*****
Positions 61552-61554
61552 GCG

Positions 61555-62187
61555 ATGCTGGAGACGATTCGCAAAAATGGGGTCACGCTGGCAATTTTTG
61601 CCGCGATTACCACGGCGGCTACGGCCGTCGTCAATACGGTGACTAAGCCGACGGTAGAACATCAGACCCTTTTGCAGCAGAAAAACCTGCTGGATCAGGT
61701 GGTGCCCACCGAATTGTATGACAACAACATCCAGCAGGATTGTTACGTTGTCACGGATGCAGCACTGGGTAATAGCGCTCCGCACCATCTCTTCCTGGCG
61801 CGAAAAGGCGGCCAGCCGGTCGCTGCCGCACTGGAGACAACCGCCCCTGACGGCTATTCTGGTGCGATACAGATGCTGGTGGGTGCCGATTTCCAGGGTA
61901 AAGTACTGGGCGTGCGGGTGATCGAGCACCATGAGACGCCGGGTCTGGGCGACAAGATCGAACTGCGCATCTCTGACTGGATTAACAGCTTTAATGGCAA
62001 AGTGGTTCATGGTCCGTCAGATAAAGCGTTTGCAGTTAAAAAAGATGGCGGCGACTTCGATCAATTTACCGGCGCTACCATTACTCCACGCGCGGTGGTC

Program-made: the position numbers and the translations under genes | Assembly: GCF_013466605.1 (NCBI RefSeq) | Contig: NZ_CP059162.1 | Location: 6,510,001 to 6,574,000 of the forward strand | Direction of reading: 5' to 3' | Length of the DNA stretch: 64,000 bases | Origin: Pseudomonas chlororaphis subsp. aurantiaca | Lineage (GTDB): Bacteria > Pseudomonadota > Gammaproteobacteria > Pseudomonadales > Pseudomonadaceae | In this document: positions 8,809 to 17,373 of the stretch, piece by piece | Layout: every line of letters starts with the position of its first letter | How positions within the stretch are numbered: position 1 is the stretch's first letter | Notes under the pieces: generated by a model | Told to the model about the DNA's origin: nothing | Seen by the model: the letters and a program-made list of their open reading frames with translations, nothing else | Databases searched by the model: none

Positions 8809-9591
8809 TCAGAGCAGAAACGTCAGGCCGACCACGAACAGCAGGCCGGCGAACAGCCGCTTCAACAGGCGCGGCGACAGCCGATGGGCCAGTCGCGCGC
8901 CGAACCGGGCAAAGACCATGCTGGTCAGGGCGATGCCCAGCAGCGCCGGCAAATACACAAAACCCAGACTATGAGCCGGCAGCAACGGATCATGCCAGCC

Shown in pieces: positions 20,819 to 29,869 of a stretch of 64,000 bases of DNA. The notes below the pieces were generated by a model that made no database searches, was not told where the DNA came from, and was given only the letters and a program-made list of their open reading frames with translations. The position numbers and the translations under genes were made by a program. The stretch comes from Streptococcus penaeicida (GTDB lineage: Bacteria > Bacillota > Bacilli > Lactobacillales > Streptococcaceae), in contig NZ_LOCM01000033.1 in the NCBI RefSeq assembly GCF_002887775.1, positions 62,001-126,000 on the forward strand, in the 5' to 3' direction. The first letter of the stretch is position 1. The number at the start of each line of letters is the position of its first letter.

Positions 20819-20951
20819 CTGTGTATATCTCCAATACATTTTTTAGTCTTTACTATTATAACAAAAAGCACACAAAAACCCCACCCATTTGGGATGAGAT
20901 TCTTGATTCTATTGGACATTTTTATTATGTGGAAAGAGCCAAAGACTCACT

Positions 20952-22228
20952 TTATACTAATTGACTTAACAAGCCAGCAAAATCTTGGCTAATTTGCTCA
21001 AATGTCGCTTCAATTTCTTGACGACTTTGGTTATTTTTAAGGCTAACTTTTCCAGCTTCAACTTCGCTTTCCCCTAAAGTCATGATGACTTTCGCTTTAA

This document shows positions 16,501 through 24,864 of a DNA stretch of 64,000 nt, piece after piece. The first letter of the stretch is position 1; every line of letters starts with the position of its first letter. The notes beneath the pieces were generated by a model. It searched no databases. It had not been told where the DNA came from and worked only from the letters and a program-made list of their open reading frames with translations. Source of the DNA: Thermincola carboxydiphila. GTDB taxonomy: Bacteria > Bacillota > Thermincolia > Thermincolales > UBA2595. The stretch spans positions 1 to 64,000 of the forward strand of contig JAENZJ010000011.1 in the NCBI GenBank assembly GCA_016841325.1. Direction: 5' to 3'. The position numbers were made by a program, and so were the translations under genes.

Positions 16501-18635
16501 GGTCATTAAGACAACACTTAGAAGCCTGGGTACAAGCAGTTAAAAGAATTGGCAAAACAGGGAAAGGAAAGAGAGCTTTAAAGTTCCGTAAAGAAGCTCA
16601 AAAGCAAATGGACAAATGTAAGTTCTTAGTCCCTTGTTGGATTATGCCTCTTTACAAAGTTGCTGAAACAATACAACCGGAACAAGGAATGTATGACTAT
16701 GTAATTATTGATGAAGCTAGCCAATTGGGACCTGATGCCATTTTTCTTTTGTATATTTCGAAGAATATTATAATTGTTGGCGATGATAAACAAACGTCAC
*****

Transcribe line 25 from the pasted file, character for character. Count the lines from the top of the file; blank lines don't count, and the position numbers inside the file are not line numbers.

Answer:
16701 GTAATTATTGATGAAGCTAGCCAATTGGGACCTGATGCCATTTTTCTTTTGTATATTTCGAAGAATATTATAATTGTTGGCGATGATAAACAAACGTCAC